Brinell vs Rockwell Hardness: Difference and Comparison

Hardness tests are used to check the hardness of a material. A hardness test is done with the help of a machine called the hardness tester.

Many types of hardness testers are available. It is done by penetrating the material being tested with a material that is harder than the sampling material.

Hardness tests help to decide the resistance of a material to deformations. Brinell and Rockwell hardness tests are the most common hardness tests used.

Key Takeaways

  1. Brinell hardness testing uses a spherical indenter and measures the size of the indentation, which is suitable for testing large samples and rough surfaces.
  2. Rockwell hardness testing uses a diamond cone or steel ball indenter and measures the depth of the indentation, which is suitable for small samples and smooth surfaces.
  3. Rockwell hardness testing provides faster results and is less destructive than Brinell hardness testing.

Brinell vs Rockwell Hardness

The Brinell hardness test involves pressing a tungsten carbide ball of a specific diameter into the surface of the material being tested with a predetermined force. The Rockwell hardness test uses a hardened steel ball of a specific size that is pressed Into the material under a specified load.

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Brinell hardness is one of the scales by which the level of hardness of a material is measured. The instrument used in this test is called a Brinell indenter.

This scale is used to make indentations on the sample, and then the measured indentation is converted into a value using the Brinell hardness scale.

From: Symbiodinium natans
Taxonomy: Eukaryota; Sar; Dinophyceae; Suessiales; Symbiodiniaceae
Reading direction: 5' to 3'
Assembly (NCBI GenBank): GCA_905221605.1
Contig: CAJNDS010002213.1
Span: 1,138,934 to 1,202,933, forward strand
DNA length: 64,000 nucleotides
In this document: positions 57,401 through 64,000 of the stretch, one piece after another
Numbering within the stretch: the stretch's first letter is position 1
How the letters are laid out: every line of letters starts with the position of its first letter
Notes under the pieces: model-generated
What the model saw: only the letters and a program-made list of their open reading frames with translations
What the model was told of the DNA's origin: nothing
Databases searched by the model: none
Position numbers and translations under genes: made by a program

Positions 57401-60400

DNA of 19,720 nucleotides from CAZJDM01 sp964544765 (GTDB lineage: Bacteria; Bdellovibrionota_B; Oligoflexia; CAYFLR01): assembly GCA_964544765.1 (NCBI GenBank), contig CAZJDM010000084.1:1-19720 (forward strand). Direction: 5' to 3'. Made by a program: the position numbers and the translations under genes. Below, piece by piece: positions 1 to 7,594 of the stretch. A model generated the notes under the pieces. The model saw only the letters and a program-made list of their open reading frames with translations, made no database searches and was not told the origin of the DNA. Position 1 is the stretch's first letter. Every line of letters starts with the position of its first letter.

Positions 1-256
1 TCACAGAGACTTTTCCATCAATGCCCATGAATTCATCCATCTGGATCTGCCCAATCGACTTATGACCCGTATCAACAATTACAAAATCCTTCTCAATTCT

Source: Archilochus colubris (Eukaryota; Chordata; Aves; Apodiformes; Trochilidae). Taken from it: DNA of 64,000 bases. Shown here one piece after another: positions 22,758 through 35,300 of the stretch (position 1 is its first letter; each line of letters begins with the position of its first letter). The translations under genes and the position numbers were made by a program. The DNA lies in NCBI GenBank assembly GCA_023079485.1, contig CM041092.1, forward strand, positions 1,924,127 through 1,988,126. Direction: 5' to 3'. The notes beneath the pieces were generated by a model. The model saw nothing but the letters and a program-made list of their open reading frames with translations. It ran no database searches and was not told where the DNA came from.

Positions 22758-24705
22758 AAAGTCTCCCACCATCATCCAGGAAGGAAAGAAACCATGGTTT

Rockwell hardness is also a scale to measure the hardness of the material, just like Brinell’s hardness. It also has a specific Rockwell indenter.

This indenter is of a specific size, and a specific amount of force is applied to the sample to form an indentation. The measurements are then converted into Rockwell hardness values.

Comparison Table

Parameters of ComparisonBrinell HardnessRockwell Hardness
Accuracy Less accurate Very accurate
Indenter Spherical Steel ballDiamond cone and Spherical Steel ball
Size of Indenter10mm<4mm
Duration 30-60 sec10-15 sec
Sensitivity Sensitive to small imperfections on the surface of the sampleNot very sensitive to imperfections
Drawback Very hard samples cannot be measured The cone of indenter may be subjected to breakage

What is Brinell Hardness?

The Brinell hardness machine has an indenter that is 10mm in diameter. The indenter should be a hardened steel ball or a carbamide ball. This spherical ball can be used to exert a load of about 3000kg in the case of a harder material.

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However, this load can be decreased when the material tested is softer to avoid extra indentation. Brinell hardness is used to determine the hardness of materials with heterogeneous structures.

The surface of the sample must be prepared before indentation. It should be flat and perfect. Any imperfections can lead to error.

The Brinell hardness tester is easy to handle and portable. The diameter of the incision made with the tester is measured with the help of a simple low-powered microscope.